How to restore a wall covered in mirror

karynJuly 8, 2013

There's two parts to this -

1. How the heck do you get an entire wall of solid mirror OFF the wall other than smashing it to bits?

2. What kind of mess can we expect to have to fix once it's done? Would it be possible to just paint over the mirrors and avoid this horror? (I'm guessing NO NO NO lol

We have two rooms to repair. If it's possible to get them off in one solid piece, I might try to give them away for free (you remove) on Craigslist!)


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karyn

Now I feel silly, I just found some videos and other instructions on this with a general online search.

One thing I would add to taping the mirror - I would also maybe cover the face in shrink wrap (flexible packing wrap). This stuff sticks to glass like saran wrap and would hold the pieces from falling if it breaks I think.

In the end I might just hire this one out - it sounds a bit scary for me to DIY alone.

This post was edited by karyn on Mon, Jul 8, 13 at 11:53

    Bookmark   July 8, 2013 at 9:20AM
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GreenDesigns

Mirror is HEAVY, so no, it's not a solo DIY job. But, it is a beer and pizza group of (non inebriated) friends kind of job.

As to what will need to happen once the mirror is gone, that will depend on how much the mastic rips up the drywall. A couple of holes can be your entry level project to learn patching drywall. If it's a LOT of holes, it's usually best to just remove the drywall (DIYable) and have it replaced (potentially DIYable) then mudded and taped (pro stuff for that). That way, you can assess the insulation level and air sealing behind the walls that you might not otherwise get to address. And add some electrical too! It's much easier to do with the drywall down.

    Bookmark   July 8, 2013 at 10:02AM
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Suzi AKA DesertDance Zone 9b

We recently bought a home with mirror on the master ceiling! Earthquake California? Really? What were they thinking?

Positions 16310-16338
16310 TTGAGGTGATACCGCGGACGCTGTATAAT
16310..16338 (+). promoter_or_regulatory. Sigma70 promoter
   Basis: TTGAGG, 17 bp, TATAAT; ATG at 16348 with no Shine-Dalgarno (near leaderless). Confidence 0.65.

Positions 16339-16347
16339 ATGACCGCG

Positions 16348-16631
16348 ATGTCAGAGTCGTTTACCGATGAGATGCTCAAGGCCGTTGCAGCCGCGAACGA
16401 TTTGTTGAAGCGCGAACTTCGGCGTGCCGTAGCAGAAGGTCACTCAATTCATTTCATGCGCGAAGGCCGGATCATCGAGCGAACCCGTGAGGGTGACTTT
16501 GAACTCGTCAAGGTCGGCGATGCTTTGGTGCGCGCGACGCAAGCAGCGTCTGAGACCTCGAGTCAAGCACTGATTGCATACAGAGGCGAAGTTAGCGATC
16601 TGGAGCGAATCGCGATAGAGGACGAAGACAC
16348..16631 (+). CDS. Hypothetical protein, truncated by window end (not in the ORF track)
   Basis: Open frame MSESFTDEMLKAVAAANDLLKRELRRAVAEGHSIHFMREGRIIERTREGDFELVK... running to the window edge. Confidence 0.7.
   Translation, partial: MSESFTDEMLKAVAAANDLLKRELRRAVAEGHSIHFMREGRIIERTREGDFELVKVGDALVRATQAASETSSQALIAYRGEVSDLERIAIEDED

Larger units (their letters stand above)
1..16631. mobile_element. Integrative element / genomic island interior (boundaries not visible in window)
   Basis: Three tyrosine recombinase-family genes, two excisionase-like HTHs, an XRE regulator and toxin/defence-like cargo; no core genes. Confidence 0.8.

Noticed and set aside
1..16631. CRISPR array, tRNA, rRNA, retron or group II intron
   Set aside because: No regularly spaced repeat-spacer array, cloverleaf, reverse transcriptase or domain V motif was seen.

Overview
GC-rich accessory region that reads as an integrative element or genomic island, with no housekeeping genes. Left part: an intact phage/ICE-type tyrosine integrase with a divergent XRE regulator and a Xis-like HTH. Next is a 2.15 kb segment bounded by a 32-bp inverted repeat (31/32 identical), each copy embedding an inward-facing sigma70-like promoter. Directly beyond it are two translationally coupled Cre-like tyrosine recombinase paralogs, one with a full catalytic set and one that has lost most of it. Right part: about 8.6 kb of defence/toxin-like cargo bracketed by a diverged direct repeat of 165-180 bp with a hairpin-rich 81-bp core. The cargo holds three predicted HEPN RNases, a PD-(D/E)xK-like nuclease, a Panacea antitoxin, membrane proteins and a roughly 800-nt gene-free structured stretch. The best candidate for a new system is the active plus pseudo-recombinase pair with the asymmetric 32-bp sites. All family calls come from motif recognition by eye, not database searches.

Our contractor taped it, and it was on so good, and was really heavy mirror, that they had to throw huge rocks up at it to get it to shatter. Took them a long time. Then they had to repair the dry wall, and re-plaster, but it looks beautiful now.

Good luck to you!

Suzi

    Bookmark   July 8, 2013 at 10:50AM
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annzgw

Also remember to protect your flooring. I believe it's recommended to tape together pieces of cardboard and then tape all the edges where the cardboard meets the wall.

    Bookmark   July 8, 2013 at 11:45AM
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aidan_m

It's not that hard to remove mirrors in one piece. Using a wide taping knife, slip the blade behind the glass and pry around the perimeter. You'll be able to feel the globs of mastic. Pry gently but with enough force to break the mastic free from the wall. Quick little bursts of force will shake the mastic loose from the wall. After the perimeter is free, grab the middle of the top of the mirror and shake it loose by pulling it forward in the same manner. Have another person or two ready to help lift the mirror out of the bottom track after all the mastic comes free from the wall.

You may be able to get a mirror professional to take them off for practically nothing, especially if he can use them on another job.

    Bookmark   July 8, 2013 at 2:38PM
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Suzi AKA DesertDance Zone 9b

Nice thought, but it isn't that easy. Tape all you want, but it depends on the thickness of the mirror. If it's good quality, nothing will take it off, but a smash with a good hard rock!I lived through this drama, and I know. You need a professional to do the job.

    Bookmark   July 8, 2013 at 2:55PM
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karyn

Protecting the flooring is a great idea - mostly to ensure all the glass gets caught and collected. Last thing we want are fine slivers of glass all over the place left behind. Though I would hope the tape and shrink wrap would keep most of it under control as it comes down.

From what I've read, even smashing it is not something I would want to take on personally. We'll hire someone to do it for sure.

Thanks everyone!

    Bookmark   July 8, 2013 at 4:52PM
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aidan_m

Call a professional glass person. Smashing the mirrors is a foolish way to approach this. At least try to take them off in one piece. The way I explained it, is the way an old glass guy told me. I followed his advice, and it worked perfectly the first time I tried. I've done this job many times, it's not really hard. Sure, there is still a possibility the glass will break, but it probably won't. Protect the floors just the same.

    Bookmark   July 8, 2013 at 5:25PM
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Flatwatr

I had to deal with an shattered 8 ft sliding door until it could be replaced. I bought a few roles of contact paper and covered the glass. I'd think it would make a good preventative step while attempting to remove the mirrors.

    Bookmark   July 8, 2013 at 9:28PM
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